• El-shifa Pharm. Indus. Co. v. U.S.A, No. 07-5174.
    • United States
    • United States Courts of Appeals. United States Court of Appeals (District of Columbia)
    • June 8, 2010
    ...Congress” could “draw the courts into a nonjusticiable political question, over which we have no jurisdiction” (quoting Morgan v. Rhodes, 456 F.2d 608, 619 (6th Cir.1972) (Celebrezze, J., concurring in part and dissenting in part))); Chi. & S. Air Lines, Inc. v. Waterman S.S. Corp., 333......
  • El-Shifa Pharmaceutical Industries Company v. U.S., No. 07-5174 (D.C. Cir. 6/8/2010), No. 07-5174.
    • United States
    • United States Courts of Appeals. United States Court of Appeals (District of Columbia)
    • June 8, 2010
    ...could "draw the courts into a nonjusticiable political question, over which we have no jurisdiction" (quoting Morgan v. Rhodes, 456 F.2d 608, 619 (6th Cir. 1972) (Celebrezze, J., concurring in part and dissenting in part))); Chi. & S. Air Lines, Inc. v. Waterman S.S. Corp., 33......
  • Calvin v. Conlisk, No. 74-1289
    • United States
    • United States Courts of Appeals. United States Court of Appeals (7th Circuit)
    • February 21, 1975
    ...Ohio National Guard favoring the use of fatal force to suppress civilian disorders where nonlethal force would suffice. Morgan v. Rhodes, 456 F.2d 608 (6th Cir. 1972). In a five-to-four opinion, 8 the Supreme Court held that no justiciable controversy was presented where the plaintiffs were......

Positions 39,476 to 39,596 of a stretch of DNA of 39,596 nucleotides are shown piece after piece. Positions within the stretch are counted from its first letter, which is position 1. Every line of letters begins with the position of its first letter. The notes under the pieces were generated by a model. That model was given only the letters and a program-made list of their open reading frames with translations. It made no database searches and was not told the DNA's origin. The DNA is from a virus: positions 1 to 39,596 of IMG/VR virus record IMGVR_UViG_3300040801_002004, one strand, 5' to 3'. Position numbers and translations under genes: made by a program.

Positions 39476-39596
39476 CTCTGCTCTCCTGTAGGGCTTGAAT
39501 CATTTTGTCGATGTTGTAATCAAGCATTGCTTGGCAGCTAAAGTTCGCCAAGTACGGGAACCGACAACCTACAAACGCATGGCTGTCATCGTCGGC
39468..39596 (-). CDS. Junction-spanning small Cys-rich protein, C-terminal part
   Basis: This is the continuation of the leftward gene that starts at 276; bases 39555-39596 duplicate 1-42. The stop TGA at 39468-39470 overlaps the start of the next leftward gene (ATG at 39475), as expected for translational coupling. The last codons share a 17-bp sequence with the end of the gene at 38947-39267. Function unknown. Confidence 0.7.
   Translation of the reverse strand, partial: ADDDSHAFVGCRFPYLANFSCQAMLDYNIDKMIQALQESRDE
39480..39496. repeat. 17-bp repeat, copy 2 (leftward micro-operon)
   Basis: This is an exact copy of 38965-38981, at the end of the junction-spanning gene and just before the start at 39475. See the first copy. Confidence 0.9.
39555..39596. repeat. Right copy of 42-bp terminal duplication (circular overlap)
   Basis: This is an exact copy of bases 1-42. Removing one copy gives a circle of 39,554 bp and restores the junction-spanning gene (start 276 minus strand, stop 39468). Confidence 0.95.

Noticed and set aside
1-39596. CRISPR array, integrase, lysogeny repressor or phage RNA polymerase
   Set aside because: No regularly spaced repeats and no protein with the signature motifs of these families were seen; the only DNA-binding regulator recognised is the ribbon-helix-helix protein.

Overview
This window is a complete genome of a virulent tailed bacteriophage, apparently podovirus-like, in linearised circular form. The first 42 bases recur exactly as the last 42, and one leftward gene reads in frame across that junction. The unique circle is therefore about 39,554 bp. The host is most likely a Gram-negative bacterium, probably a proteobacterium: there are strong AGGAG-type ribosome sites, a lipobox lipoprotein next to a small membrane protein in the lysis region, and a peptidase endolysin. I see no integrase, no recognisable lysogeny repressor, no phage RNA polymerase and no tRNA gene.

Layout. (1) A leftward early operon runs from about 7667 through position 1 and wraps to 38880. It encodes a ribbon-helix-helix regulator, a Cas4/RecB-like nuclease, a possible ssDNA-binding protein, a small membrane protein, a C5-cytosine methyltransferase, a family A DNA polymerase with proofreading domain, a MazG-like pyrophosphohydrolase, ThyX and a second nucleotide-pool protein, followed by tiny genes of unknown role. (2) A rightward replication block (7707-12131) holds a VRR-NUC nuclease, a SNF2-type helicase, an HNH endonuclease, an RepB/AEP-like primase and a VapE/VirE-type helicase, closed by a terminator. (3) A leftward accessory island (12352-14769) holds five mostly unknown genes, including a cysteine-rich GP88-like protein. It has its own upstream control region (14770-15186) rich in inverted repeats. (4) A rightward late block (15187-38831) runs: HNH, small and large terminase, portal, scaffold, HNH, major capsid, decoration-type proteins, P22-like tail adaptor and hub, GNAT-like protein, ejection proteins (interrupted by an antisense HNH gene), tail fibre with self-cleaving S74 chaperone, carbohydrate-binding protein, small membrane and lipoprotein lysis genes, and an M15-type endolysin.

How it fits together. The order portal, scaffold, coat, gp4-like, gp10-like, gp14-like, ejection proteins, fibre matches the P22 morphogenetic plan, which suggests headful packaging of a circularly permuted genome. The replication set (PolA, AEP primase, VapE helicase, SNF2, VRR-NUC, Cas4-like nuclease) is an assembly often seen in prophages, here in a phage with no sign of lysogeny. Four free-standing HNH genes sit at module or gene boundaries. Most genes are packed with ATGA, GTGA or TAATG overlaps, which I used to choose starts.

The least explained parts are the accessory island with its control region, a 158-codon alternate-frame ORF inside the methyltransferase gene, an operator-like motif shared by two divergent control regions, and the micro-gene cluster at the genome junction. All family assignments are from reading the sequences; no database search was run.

• Request a trial to view additional results
6 cases
  • Krause v. Rhodes, No. 71-1622 to 71-1624.
    • United States
    • United States Courts of Appeals. United States Court of Appeals (6th Circuit)
    • November 17, 1972
    ...weaponry of the National Guard. The involvement is stated very well in the dissenting opinion of Judge Celebrezze in Morgan v. Rhodes, 456 F. 2d 608 (6th Cir. 1972), wherein he "I find a `textually demonstrable constitutional commitment\' of National Guard training and weaponry to a co......
  • El-shifa Pharm. Indus. Co. v. U.S.A, No. 07-5174.
    • United States
    • United States Courts of Appeals. United States Court of Appeals (District of Columbia)
    • June 8, 2010
    ...Congress” could “draw the courts into a nonjusticiable political question, over which we have no jurisdiction” (quoting Morgan v. Rhodes, 456 F.2d 608, 619 (6th Cir.1972) (Celebrezze, J., concurring in part and dissenting in part))); Chi. & S. Air Lines, Inc. v. Waterman S.S. Corp., 333......
  • El-Shifa Pharmaceutical Industries Company v. U.S., No. 07-5174 (D.C. Cir. 6/8/2010), No. 07-5174.
    • United States
    • United States Courts of Appeals. United States Court of Appeals (District of Columbia)
    • June 8, 2010
    ...could "draw the courts into a nonjusticiable political question, over which we have no jurisdiction" (quoting Morgan v. Rhodes, 456 F.2d 608, 619 (6th Cir. 1972) (Celebrezze, J., concurring in part and dissenting in part))); Chi. & S. Air Lines, Inc. v. Waterman S.S. Corp., 33......
  • Calvin v. Conlisk, No. 74-1289
    • United States
    • United States Courts of Appeals. United States Court of Appeals (7th Circuit)
    • February 21, 1975
    ...Ohio National Guard favoring the use of fatal force to suppress civilian disorders where nonlethal force would suffice. Morgan v. Rhodes, 456 F.2d 608 (6th Cir. 1972). In a five-to-four opinion, 8 the Supreme Court held that no justiciable controversy was presented where the plaintiffs were......
  • Request a trial to view additional results